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Letter to Gander Mayor Claude Elliott, copied to The Beacon. Dear Mayor Elliott: In a recent conversation with a member of the NLDA, I was informed that the Gander Town Council is currently discussing the issue of fluoridation of the town's drinking water. As an oral healthcare provider and the President of the Newfoundland and Labrador Dental Association, I am asking that your council review the results of the decision of 30 years ago and base your go forward position on those results. Gander has provided its residents with 30 years of protection against dental caries and the proof of this good is in the people themselves.

Letters to the Editor - Letter to Gander Mayor Claude Elliott, copied to The Beacon.

Dear Mayor Elliott:

In a recent conversation with a member of the NLDA, I was informed that the Gander Town Council is currently discussing the issue of fluoridation of the town's drinking water.

As an oral healthcare provider and the President of the Newfoundland and Labrador Dental Association, I am asking that your council review the results of the decision of 30 years ago and base your go forward position on those results. Gander has provided its residents with 30 years of protection against dental caries and the proof of this good is in the people themselves.

Fluoridation of drinking water was named as one of the 10 most successful public health measures in this century. Many governments and health organizations, including Health Canada, the Canadian Public Health Association, the Canadian Dental Association, the Canadian Medical Association, the Centre for Disease Control and the World Health Organization endorse the fluoridation of drinking water to prevent tooth decay. Fluoridation is the most economical means of getting the proven protection that fluoride gives to teeth to a large number of people.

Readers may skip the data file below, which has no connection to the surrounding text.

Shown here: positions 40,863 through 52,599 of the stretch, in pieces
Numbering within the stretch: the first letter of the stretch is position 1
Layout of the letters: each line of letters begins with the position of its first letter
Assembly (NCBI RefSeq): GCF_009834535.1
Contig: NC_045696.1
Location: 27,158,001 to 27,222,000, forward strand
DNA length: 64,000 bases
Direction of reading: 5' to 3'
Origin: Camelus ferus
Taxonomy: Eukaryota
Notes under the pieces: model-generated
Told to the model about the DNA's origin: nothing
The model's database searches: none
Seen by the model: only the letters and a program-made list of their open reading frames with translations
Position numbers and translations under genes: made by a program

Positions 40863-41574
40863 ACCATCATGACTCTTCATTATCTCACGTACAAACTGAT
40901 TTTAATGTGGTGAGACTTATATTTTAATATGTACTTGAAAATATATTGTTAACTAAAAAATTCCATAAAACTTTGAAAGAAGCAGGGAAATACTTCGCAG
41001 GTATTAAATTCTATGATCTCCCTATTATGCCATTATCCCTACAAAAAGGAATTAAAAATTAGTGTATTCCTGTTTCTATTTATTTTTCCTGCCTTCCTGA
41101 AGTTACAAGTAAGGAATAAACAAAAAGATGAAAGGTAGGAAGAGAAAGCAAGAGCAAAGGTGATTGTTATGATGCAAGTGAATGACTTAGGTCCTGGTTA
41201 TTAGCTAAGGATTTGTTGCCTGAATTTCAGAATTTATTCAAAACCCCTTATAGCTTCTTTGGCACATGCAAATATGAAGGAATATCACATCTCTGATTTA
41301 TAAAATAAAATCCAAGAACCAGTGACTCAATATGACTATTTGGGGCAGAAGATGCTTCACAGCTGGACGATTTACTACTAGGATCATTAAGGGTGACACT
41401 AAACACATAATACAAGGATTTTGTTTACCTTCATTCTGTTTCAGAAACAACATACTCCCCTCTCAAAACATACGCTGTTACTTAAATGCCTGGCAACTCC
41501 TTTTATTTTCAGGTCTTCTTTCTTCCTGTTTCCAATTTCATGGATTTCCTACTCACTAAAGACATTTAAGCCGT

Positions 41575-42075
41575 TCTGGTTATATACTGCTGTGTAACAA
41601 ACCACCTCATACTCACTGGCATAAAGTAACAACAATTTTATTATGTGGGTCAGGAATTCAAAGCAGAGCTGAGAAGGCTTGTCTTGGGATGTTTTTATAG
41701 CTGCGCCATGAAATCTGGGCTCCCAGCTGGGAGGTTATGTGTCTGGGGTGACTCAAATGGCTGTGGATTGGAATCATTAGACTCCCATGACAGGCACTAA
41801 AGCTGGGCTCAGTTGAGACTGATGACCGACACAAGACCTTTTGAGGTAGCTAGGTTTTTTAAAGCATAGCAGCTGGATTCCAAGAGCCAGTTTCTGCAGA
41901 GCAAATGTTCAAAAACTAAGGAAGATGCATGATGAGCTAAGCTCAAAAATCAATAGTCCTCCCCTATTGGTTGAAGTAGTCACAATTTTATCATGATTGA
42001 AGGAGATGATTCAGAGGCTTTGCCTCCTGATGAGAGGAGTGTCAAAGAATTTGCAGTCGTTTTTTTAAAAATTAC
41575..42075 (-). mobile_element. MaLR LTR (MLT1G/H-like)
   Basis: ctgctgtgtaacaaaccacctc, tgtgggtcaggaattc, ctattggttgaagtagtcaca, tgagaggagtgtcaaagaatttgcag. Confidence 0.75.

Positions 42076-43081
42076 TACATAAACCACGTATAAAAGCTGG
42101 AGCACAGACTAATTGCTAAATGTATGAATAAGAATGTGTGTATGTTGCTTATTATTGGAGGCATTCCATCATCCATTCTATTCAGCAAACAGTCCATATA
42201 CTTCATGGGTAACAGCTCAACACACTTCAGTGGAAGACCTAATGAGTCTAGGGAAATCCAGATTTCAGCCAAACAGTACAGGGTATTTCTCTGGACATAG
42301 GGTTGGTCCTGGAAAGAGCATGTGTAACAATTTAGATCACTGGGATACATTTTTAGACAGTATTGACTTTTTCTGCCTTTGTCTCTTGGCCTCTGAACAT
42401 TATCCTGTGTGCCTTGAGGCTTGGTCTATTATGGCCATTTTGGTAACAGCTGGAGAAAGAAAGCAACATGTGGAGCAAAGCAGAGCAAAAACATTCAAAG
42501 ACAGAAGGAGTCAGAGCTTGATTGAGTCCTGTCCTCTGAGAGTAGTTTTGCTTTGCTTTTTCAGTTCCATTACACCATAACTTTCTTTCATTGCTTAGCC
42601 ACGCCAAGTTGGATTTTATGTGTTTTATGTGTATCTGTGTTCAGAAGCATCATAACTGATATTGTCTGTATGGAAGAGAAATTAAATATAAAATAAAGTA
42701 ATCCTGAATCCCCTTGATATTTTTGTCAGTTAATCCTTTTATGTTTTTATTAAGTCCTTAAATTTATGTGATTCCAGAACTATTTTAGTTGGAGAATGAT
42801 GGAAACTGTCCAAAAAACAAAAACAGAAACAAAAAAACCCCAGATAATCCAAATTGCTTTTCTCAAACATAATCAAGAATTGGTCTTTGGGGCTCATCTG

The inclusion of fluoridation is a long-term health and economic issue. Children need fluoride protection while their teeth are developing. Adults also need it since the possibility of root cavities (tooth decay in the roots of the teeth) increases, as they get older. A reality that we understand is that in the absence of fluoridation, the residents of Gander will witness an increase in dental caries, an increase in resultant infections and discomfort and, of course, the added cost of dealing with dental caries in the future.

Those who oppose fluoridation of drinking water do so based on the fear of too much fluoride and subsequent health risks. Some opponents have gone as far as to suggest that there is a link between cancer and the use of fluoride. CDA is always scanning the latest fluoridation research and according to the generally accepted body of scientific knowledge, there has been no proven association between cancer rates in humans and the optimal levels of fluoride in drinking water.

I understand their fears and agree that any substance taken in excess can be harmful. However, the Gander level of fluoridation is well below the maximum recommended level by Health Canada of 1.5 mg/L. In fact, in January of 2007, the level was LTD (less than detection limit), which is the lowest concentration of a substance that can be determined using a particular test method. In other words, close to 0 mg/L. In both 2006 and 2005 the level was also determined at LTD. In 2004, the levels were .67 mg/L and .53 mg/L again well below the maximum recommended level and the optimal recommended level of .8mg/L to 1mg/L. With these test results, as provided by the Department of Environment, Gander residents have not been at risk from the past fluoridation program.

Not only is the water tested twice annually at the tap and at the source but also the optimal level of fluoride is reviewed by a scientific joint federal/provincial committee on an ongoing basis. This committee provides a recommendation based on both the levels found in the reservoir and a consideration for the fact that many people receive fluoride from other sources.

In light of the good value of the fluoridation program that Gander has maintained for 30 years and the benefits that the residents derived from the program, the dentists of Newfoundland and Labrador congratulate you and your council on your long-term thinking and planning.

In closing, we are recommending that in the interest of good oral health, you continue to fluoride the drinking water of Gander.

Sincerely,

Dr. Derrick Batten

President, Newfoundland and Labrador Dental Association

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